State officials hope that in addition to eliminating hepatitis C the state will save money through the effort.
Gov. Jay Inslee signed a directive Friday that would coordinate state and local governments’ efforts to eradicate the hepatitis C virus by 2030.
Washington is the first state to try to eliminate the disease by having agencies, tribal governments, and other local public-health officials coordinate on a strategy that could also save the state money. Officials estimate there are 65,000 people living with the hepatitis C virus (HCV) in Washington, a curable disease.
HCV is 10 times more infectious than HIV and is the leading cause of liver disease, liver cancer, and liver transplants. It kills more Americans than any other infectious disease: At least 20,000 deaths a year are caused by HCV, according to the Centers for Disease Control and Prevention.
“The approach we’re taking combines expanding prevention screening services with expanding access to Washingtonians to a cure,” Inslee said at a news conference at Harborview Medical Center, where he signed the directive.
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The governor said the state wants to make sure anyone with the virus has an outcome like Alfonso Adinolfi. The 66-year-old was cured of hepatitis C, and Inslee said he can now ride his bike and build drum sets after receiving treatment at Harborview.
The number of people with the virus has climbed in recent years and is attributed in part to the opioid epidemic, say officials. Between 2012 and 2017 there was a 126 percent increase in HCV infections in Washington compared to the previous five-year period, according to numbers included in the state directive.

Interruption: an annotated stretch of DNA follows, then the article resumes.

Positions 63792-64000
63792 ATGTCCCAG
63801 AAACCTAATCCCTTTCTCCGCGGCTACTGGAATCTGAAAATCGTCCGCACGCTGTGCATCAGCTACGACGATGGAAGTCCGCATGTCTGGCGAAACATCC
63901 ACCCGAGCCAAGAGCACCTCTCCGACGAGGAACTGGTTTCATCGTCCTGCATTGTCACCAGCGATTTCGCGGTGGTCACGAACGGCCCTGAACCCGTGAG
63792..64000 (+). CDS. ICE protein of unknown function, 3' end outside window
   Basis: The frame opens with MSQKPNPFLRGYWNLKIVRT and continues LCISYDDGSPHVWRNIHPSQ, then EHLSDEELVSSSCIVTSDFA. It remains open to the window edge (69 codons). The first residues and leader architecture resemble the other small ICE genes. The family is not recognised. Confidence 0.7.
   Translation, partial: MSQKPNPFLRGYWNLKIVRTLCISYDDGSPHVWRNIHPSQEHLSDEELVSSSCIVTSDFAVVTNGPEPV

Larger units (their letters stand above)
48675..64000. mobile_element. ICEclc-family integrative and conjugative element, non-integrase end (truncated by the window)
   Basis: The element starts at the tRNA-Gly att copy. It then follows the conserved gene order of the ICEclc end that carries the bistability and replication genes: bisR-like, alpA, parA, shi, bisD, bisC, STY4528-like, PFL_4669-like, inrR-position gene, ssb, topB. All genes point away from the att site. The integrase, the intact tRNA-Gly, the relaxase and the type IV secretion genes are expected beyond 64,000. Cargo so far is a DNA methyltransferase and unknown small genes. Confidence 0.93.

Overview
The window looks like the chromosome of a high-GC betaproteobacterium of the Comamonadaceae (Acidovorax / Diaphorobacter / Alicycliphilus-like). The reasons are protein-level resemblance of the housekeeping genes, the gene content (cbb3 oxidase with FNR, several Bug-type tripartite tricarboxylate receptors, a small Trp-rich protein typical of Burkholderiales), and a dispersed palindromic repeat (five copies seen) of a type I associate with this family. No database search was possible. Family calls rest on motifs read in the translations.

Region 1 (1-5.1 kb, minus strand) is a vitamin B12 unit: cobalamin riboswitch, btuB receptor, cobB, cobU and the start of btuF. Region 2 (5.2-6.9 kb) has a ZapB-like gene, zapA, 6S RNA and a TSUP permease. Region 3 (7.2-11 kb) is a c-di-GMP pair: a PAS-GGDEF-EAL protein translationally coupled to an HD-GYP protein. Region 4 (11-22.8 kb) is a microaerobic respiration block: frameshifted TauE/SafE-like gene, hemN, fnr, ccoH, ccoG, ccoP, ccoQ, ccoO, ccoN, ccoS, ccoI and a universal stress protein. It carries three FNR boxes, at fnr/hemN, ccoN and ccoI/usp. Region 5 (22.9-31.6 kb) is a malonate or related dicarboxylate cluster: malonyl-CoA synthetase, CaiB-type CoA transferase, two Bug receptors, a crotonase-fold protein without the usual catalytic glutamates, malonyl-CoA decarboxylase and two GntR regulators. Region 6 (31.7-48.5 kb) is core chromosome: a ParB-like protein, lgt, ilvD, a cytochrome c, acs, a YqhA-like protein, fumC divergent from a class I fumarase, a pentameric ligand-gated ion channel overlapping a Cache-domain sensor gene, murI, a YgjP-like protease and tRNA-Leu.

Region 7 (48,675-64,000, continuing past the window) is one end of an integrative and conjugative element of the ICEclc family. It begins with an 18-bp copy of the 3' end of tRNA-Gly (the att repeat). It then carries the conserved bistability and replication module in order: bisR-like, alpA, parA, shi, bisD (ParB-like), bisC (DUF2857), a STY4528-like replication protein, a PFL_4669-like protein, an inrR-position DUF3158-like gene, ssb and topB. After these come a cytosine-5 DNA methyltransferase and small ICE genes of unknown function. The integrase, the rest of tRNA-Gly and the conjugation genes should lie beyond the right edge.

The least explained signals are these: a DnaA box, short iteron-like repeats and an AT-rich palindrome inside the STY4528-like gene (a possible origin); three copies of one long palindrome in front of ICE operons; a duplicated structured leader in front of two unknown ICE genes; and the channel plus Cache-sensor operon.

“The majority of Washingtonians who have hepatitis C don’t know it; we’ve got to make sure we raise awareness and we gotta make sure that at-risk populations particularly have education and preventative services and people that need testing get testing,” he said.
Inslee was joined by state officials, advocates and experts to announce a statewide effort to cure and eradicate the blood-borne disease. Among them were Michael Ninburg, executive director of the nonprofit Hepatitis Education Project; Dr. Jeff Duchin, health officer and chief of communicable disease and epidemiology and immunization at Seattle — King County Public Health; Dr. John Scott, Harborview Medical Center HCV expert; and Jason McGill, health-policy adviser in the governor’s office.
Part of the plan includes buying drugs that cure the virus with less expense, by pulling together state departments with purchasing power for drugs, like the Department of Corrections and the Department of Social and Health Services. In 2016, medicine could cost a patient nearly $94,500.
“There are five different drugs on the market,” said McGill. “The point is there’s competition now — they are still too expensive, but with competition, we think we can drive a better deal.”
McGill said the state spends a lot on medication but would like to lower those prices to reinvest in outreach in order to help eliminate the disease. The state estimates $114 million in HCV-related hospitalization costs.
Ninburg, of the Hepatitis Education Project, said the plan has the potential to save the state hundreds of millions of dollars.
But until the state renegotiates its contracts at the end of this year it’s unclear how much will be saved, McGill said.